Many travel advisors struggle with consistent client acquisition.
It’s easy to get lost in identifying your ideal client avatar or only focusing on building a brand.
You end up feeling lost and burnt out from spinning your wheels.
There are three steps we here at Travel Industry Solutions (TIS) use to help our clients find their ideal clients and keep them.
In this post, we’re going to talk about our three tried-and-true steps:
- Attracting and retaining ideal clients
- Processes and Protections
- Authority and Brand
These three points go hand-in-hand and must go together in order to be effective to you as a travel business.
A lot of travel advisors have a disconnect between the importance of their brand, authority, and client acquisition.
People often think they need better client acquisition strategies, but the reality is your authority and brand are just as important as your acquisition strategies.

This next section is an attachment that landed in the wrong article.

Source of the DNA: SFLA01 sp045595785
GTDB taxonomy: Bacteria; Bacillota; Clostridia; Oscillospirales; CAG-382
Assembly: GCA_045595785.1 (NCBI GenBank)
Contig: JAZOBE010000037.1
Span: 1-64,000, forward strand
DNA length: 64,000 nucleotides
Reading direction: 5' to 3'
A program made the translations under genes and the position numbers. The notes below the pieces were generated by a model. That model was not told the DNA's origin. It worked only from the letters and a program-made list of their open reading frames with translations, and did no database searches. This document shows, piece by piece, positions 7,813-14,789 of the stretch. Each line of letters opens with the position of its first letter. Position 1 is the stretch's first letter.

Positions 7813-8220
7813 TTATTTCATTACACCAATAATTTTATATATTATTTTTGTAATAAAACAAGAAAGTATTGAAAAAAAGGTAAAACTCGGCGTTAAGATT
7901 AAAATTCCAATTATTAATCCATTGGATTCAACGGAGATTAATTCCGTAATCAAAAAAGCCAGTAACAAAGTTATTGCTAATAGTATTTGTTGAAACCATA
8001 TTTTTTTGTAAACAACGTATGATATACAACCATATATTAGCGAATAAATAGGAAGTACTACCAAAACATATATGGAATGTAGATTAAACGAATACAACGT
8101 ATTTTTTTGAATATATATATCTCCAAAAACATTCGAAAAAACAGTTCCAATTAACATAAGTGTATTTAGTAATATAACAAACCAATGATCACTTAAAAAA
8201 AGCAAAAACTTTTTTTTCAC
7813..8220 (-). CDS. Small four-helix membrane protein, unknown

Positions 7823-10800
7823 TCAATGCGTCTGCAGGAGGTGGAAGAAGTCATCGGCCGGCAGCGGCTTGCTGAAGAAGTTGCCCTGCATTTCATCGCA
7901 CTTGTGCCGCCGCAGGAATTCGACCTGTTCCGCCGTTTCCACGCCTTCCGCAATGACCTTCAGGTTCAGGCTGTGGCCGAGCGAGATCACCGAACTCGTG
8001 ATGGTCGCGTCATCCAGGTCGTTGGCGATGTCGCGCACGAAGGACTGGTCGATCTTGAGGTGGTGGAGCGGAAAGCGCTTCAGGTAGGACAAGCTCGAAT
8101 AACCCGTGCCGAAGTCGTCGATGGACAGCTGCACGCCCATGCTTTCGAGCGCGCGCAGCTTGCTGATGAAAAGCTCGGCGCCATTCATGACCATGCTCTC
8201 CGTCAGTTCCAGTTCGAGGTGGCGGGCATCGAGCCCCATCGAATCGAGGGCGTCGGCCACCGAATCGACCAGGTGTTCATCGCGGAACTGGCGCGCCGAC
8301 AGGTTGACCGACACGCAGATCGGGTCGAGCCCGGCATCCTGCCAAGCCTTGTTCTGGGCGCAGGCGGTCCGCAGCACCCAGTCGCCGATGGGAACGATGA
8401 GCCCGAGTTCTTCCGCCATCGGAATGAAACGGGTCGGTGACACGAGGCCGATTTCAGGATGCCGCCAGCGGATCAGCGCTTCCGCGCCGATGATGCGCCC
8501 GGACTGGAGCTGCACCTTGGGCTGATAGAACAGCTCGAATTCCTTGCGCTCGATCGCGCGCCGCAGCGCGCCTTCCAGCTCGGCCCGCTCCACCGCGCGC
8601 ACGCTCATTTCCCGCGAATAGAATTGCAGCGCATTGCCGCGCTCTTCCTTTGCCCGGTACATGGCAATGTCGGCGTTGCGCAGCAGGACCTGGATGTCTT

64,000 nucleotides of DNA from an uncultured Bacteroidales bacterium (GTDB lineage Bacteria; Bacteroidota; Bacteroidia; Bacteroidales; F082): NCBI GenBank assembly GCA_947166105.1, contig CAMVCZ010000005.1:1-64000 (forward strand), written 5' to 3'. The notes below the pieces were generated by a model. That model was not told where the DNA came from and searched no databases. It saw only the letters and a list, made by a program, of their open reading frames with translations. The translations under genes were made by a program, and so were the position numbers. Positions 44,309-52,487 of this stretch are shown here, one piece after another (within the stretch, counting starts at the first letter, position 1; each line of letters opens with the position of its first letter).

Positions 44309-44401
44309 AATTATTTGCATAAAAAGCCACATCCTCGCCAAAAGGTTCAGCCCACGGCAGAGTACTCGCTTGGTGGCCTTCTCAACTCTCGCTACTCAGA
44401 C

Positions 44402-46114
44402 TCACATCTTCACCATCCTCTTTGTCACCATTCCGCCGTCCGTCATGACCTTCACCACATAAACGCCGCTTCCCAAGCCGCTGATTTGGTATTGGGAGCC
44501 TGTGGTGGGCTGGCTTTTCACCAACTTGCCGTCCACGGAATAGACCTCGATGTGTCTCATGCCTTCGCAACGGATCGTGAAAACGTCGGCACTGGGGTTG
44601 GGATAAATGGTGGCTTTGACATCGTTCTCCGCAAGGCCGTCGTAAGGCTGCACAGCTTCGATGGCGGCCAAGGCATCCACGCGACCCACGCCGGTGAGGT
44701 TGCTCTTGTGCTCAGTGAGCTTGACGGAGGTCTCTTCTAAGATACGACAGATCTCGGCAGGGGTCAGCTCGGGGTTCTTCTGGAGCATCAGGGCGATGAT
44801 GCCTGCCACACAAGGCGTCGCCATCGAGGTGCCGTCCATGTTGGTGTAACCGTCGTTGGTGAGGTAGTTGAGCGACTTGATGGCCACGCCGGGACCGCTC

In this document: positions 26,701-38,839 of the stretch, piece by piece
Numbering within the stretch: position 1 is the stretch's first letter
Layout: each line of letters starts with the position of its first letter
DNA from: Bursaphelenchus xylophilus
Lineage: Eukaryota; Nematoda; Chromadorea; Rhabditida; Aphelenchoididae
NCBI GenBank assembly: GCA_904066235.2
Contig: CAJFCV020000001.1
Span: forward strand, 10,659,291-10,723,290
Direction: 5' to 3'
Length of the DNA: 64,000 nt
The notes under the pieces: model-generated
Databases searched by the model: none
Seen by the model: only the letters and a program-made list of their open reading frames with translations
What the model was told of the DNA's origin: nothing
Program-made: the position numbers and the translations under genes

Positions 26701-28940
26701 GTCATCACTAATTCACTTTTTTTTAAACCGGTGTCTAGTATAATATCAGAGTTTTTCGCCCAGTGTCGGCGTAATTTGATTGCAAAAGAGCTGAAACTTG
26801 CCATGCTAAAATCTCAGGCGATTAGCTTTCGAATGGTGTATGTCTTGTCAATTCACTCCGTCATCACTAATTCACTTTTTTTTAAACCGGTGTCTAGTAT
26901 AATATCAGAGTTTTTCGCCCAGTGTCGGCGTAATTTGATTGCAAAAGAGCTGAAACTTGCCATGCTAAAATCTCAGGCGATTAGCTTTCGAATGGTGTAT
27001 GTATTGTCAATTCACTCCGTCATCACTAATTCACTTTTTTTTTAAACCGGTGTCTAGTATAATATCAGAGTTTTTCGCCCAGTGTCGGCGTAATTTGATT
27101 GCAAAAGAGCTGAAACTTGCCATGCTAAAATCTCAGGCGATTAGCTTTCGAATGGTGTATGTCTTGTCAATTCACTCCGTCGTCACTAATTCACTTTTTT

When asked to rank themselves in all these points, travel advisors scored a staggeringly low 38% effectiveness.
Let’s focus on the first two because once you have those down, the rest will fall into place.
Ideal Clients: Attracting and Retaining Them
It’s important for you to have an idea of the kind of clients you’d like to serve. Whether that’s busy families looking for a long vacation or high-end clients who want to experience everything.
Begin your travel business on the right foot by only working with the clients you enjoy working with.
You get to be selective in your strategies by only working with the people who fit your ideal client. When you do this, you open a whole range of creativity and room to create a successful business.